CEA’s recent year in review offered a long list of achievements in public policy, technology and public opinion that all helped advance our goals of fostering a strong domestic energy industry and economy.
We also noted that there was a lot more work to be done.
Indeed, word came down on New Year’s Eve that 11 states had committed to following California’s lead in adopting a Low Carbon Fuel Standard, essentially a wildly inaccurate measure of the carbon footprint left by various fuels. We’ve noted before that such standards are less likely to reduce emissions and more likely to increase imports of Middle East crude oil. Yet, because the standard has a nice ring to it and may appear to offer the sort of simple solutions people crave, it is catching on quite quickly.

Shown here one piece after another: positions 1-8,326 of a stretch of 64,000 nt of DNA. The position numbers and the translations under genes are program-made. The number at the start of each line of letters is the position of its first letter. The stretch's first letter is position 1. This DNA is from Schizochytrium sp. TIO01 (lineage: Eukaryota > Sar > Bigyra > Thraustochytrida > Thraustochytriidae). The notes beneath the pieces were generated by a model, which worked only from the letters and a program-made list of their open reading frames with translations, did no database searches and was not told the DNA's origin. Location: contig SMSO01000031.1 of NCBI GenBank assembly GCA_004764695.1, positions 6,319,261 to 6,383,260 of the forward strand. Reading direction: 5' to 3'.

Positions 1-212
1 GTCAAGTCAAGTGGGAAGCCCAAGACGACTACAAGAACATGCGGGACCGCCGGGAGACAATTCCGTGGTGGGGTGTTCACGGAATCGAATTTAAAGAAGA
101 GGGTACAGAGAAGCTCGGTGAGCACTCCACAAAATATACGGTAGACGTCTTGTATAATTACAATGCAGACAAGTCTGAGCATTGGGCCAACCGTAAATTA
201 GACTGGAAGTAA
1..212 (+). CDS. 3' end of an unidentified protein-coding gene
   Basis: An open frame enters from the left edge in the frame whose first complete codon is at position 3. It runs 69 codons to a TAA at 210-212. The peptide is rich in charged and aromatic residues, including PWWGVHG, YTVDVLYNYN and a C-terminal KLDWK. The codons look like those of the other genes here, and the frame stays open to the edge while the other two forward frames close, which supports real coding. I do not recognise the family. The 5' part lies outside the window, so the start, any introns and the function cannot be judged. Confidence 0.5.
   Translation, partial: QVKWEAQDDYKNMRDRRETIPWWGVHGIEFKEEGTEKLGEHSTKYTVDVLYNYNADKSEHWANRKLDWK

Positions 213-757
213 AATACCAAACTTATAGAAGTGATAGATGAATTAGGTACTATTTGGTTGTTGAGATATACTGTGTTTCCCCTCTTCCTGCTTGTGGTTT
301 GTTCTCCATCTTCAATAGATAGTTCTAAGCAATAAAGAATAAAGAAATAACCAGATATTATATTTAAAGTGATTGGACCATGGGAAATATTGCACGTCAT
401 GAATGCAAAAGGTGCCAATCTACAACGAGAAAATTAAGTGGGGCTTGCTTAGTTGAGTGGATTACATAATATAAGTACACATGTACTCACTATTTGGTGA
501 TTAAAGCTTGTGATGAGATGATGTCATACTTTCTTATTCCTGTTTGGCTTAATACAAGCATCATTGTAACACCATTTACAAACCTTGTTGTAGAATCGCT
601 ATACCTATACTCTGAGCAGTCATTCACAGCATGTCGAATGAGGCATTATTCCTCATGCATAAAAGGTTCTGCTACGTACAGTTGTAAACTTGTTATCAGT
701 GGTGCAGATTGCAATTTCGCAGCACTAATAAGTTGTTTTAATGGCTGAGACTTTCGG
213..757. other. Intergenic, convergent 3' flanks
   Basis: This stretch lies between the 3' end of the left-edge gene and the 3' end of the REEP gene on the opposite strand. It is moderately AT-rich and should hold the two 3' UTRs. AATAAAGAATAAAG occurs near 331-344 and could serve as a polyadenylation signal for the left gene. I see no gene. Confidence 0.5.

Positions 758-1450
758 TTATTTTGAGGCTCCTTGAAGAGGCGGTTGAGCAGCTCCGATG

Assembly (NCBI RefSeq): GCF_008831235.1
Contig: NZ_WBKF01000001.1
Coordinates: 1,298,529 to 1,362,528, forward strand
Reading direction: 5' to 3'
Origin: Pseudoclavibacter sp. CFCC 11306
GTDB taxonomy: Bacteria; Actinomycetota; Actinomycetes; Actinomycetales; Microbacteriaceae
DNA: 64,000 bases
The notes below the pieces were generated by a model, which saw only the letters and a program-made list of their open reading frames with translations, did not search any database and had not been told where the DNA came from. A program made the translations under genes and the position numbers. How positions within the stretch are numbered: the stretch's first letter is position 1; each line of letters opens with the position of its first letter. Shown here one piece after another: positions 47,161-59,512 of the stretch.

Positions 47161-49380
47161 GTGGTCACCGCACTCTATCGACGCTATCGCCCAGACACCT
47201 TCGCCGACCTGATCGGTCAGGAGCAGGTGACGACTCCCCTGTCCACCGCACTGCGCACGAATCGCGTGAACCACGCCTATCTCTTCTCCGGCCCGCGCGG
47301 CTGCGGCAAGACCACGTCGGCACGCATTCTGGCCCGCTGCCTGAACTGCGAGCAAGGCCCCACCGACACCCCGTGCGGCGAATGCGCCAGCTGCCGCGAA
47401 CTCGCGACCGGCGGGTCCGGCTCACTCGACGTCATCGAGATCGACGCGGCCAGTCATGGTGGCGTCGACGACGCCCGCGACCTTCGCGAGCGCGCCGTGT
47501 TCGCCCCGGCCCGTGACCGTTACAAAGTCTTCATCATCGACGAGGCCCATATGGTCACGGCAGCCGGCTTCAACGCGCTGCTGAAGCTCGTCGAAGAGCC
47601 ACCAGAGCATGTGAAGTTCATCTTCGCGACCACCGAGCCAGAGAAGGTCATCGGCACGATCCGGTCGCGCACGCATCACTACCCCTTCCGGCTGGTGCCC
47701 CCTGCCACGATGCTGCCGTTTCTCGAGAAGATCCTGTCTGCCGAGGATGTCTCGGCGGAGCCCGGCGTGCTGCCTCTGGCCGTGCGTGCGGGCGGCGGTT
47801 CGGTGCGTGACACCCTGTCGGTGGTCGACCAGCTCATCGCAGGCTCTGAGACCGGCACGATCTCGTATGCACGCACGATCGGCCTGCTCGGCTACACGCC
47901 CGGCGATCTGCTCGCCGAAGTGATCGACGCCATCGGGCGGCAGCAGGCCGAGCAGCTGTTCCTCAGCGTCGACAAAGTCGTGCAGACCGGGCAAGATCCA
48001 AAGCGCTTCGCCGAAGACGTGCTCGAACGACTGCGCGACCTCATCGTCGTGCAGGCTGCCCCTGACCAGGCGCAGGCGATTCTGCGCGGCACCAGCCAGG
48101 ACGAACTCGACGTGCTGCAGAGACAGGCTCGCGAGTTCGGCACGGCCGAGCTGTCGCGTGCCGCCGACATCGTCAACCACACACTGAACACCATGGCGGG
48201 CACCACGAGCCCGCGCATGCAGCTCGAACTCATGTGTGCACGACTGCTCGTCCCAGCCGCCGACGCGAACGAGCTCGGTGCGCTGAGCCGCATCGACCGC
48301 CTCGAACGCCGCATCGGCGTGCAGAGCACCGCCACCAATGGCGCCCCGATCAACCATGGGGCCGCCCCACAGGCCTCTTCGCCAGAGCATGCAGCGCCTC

It is heartening to see pockets of opposition, such as this one out of Pennsylvania that notes that the premise of carbon accounting on which the policy is based is, at best, challenging to calculate, and at worst, just like we said, inaccurate.
But from where we stand now, too many lawmakers are taking the sound byte over the hard science and signing on to what could be a devastating policy for the future of domestic energy and our dependence on foreign resources.
As we outline our goals for the New Year, educating lawmakers, businesses and the general public about this not-so-low carbon standard must be a top priority. The future of many domestic energy suppliers and refiners will be riding on the outcome.